Blowing the whistle in an ethics desert
South Africa’s most famous – some might say infamous – corporate whistle-blower now lives in Bushman’s River.
Ten years ago Wendy Addison blew the lid off LeisureNet, exposing misconduct in the company that had created the Health and Racquet Club franchise.
It collapsed with liabilities of R1.2-billion, and liquidators recovered only a fraction of it.
It took seven years for the matter to go to court, with former joint chief executives Rod Mitchell and Peter Gardener convicted of fraud totalling R12-million for concealing their interest in a German gym operation bought by LeisureNet in 1999.
Gardener was sentenced to eight years in jail, and Mitchell to seven years, but neither man has served any time as their appeal is still pending *1. Gardener was also fined R2.9-million for VAT fraud and insider trading and received a suspended sentence.
Addison was LeisureNet’s treasurer and had worked for it for eight years. Alarm bells went off when she was told to transfer millions of rands of shareholders’ money to a foreign-based German-named company.
“The board of directors didn’t even know,” she said, and delayed making the transfers.
“Normally I would have gone to the auditors, but I didn’t feel comfortable with them. They were sued for R200-million by the liquidators. I don’t know what’s happened to that.
“I didn’t trust anyone I worked with on a senior level.”
“I contacted (the SA Revenue Service), anonymously at first. I was too afraid to come in.” She told them she did not want to contact the auditors as she did not trust them. There was no whistle-blower protection then.
She eventually let the money go to the offshore account. But a month later, forensic accountants, Sars investigators, liquidators and attorneys walked into the Cape Town offices and “the 12 executives, including myself, bar the two guilty parties, were told to pack our bags and go”.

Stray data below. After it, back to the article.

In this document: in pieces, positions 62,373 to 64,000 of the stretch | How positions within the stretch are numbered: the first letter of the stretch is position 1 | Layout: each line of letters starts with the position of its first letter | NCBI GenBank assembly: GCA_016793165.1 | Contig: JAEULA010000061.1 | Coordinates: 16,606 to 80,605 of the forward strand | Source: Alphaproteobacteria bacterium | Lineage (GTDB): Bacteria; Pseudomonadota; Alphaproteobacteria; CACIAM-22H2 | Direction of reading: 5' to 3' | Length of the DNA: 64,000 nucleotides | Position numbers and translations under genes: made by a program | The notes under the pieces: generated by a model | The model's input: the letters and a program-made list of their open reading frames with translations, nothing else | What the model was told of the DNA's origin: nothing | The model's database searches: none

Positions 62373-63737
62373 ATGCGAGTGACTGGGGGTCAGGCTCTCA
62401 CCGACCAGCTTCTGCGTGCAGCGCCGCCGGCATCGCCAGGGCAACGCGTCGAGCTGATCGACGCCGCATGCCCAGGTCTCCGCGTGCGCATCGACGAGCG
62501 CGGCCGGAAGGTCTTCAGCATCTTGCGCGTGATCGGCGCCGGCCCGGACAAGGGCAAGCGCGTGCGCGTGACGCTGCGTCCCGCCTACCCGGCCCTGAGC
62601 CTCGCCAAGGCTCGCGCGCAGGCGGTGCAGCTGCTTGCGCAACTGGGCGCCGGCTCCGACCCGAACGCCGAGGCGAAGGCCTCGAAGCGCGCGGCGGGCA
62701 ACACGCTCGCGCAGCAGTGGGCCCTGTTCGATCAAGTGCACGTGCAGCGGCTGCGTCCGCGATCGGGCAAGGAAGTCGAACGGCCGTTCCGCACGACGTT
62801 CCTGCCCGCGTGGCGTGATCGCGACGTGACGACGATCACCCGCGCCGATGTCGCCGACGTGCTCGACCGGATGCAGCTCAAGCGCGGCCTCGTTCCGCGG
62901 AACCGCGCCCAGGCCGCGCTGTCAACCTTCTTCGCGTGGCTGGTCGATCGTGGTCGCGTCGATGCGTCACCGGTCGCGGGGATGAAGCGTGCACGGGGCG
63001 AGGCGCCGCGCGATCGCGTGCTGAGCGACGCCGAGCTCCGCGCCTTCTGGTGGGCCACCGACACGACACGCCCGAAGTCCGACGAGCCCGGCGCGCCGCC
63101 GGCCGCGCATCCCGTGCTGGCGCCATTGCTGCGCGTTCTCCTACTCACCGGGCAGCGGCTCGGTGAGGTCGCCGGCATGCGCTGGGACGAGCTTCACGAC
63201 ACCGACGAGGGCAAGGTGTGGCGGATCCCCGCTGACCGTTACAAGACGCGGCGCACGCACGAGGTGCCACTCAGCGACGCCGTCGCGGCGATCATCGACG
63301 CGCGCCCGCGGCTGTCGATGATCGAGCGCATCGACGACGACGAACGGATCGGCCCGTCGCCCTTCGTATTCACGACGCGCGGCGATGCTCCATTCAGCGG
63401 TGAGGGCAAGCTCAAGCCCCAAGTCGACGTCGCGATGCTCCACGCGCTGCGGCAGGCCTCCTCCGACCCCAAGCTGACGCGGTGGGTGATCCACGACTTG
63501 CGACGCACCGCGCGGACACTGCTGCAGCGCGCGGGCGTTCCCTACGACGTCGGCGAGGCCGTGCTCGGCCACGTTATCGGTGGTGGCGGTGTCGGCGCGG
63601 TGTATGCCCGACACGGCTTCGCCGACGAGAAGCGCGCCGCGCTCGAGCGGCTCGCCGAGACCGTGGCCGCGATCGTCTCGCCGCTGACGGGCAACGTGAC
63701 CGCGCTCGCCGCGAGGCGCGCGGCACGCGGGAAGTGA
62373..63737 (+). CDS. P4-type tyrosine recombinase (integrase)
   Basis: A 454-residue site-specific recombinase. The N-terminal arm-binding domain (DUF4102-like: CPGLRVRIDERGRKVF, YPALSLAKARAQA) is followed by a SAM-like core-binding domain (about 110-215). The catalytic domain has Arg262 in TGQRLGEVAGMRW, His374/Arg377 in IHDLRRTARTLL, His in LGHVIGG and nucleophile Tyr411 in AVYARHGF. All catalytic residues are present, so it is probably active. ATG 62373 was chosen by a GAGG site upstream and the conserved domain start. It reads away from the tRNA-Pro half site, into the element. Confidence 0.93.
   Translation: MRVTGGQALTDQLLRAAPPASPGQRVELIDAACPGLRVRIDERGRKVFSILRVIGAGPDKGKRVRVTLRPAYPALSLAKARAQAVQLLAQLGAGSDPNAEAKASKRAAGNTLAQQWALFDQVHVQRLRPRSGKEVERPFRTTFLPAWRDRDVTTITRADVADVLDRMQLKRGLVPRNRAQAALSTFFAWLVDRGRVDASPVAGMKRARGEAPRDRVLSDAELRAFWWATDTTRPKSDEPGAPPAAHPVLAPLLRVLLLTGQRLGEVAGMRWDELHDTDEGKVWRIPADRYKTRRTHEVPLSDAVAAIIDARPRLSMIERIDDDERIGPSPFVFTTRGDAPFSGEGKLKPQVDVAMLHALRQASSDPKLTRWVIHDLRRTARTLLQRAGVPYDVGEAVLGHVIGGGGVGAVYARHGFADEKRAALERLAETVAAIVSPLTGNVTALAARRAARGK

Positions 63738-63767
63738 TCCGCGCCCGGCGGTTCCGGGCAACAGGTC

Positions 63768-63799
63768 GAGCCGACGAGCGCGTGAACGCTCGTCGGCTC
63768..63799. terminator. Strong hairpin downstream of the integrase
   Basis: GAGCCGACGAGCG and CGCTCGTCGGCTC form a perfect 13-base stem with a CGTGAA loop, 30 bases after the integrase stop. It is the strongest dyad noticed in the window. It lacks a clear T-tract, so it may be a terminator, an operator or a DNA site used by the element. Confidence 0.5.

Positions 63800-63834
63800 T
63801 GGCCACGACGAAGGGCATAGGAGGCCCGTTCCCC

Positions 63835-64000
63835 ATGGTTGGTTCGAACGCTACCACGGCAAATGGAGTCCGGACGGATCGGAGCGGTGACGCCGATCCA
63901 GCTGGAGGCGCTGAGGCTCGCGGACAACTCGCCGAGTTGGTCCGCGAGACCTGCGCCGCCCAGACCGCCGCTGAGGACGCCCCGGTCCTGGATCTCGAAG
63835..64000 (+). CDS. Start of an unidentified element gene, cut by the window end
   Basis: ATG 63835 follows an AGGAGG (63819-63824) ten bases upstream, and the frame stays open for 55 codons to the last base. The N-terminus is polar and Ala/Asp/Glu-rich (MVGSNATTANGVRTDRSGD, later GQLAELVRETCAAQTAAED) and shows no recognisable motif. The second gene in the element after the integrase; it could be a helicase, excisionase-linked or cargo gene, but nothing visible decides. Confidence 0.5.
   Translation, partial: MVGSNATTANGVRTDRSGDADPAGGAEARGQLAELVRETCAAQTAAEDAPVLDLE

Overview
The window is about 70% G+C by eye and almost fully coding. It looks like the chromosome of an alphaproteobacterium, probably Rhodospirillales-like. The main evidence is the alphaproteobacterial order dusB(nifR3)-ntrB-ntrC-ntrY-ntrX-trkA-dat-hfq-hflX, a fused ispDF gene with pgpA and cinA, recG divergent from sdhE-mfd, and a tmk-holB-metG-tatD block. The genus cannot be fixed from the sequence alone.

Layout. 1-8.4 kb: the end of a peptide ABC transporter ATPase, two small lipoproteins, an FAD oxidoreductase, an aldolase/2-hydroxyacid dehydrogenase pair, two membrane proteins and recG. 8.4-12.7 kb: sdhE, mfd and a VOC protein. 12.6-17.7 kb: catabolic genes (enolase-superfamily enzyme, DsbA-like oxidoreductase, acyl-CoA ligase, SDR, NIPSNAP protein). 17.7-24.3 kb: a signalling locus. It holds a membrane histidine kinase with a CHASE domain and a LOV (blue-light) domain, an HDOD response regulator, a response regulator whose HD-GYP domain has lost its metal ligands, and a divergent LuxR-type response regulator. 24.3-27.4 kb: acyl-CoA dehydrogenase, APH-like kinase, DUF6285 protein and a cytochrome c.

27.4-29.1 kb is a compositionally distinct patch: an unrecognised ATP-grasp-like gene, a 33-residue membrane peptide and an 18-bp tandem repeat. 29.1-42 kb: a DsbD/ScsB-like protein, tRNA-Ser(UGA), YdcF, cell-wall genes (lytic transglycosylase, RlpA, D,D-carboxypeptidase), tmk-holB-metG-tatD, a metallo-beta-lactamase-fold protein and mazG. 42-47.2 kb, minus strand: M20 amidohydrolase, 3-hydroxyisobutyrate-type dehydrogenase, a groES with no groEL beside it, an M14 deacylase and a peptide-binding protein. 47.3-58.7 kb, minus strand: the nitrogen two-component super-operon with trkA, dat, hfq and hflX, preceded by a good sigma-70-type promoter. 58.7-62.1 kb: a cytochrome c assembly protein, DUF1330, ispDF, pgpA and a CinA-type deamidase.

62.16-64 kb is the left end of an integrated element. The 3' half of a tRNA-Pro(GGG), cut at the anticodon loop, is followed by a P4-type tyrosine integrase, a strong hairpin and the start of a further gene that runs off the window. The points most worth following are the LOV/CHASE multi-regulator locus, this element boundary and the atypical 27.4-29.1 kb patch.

Her evidence – 32000 pages of testimony – was key to the trial, but she was not hailed as a hero. The label of whistle-blower became a stigma.
Not only did she lose her job as the firm folded, she did not get any severance pay either.
“There is a law that an employee can claim one week for every year worked as severance. I didn’t know that. The liquidators didn’t tell me that. But they used my willingness to expose what had happened.
“I received death threats. I put myself in self-imposed exile in the UK” where she got a job with Virgin boss Sir Richard Branson, who had bought the Health and Racquet clubs. “But when he found out I was the whistle-blower for what happened at LeisureNet, he let me go. I ended up begging on the streets of London with a 12-year-old child.”
It had been “incredibly tough” but she started doing care work in the UK and now travels back and forth to South Africa.
But the seed also germinated to address corporate ethics here.
“Humans know innately and instinctively when something’s wrong. The key is how to process and report that information and be protected. I think South Africa is failing badly in ethics.”
Addison feels rules-based – as opposed to holistic – codes of conduct do not work.
“People will break the law and codes of conduct. Ethics can’t be managed through rules.”
She is also pursuing further justice. “I’ve applied for a pro bono attorney to seek compensation in terms of the Companies Act, that the (LeisureNet) directors responsible are held personally accountable. There are laws the government has put in place for compensation for someone like me, but nobody knows about it. People need to know about it.”
With acknowledgements to John Houzet and The Herald.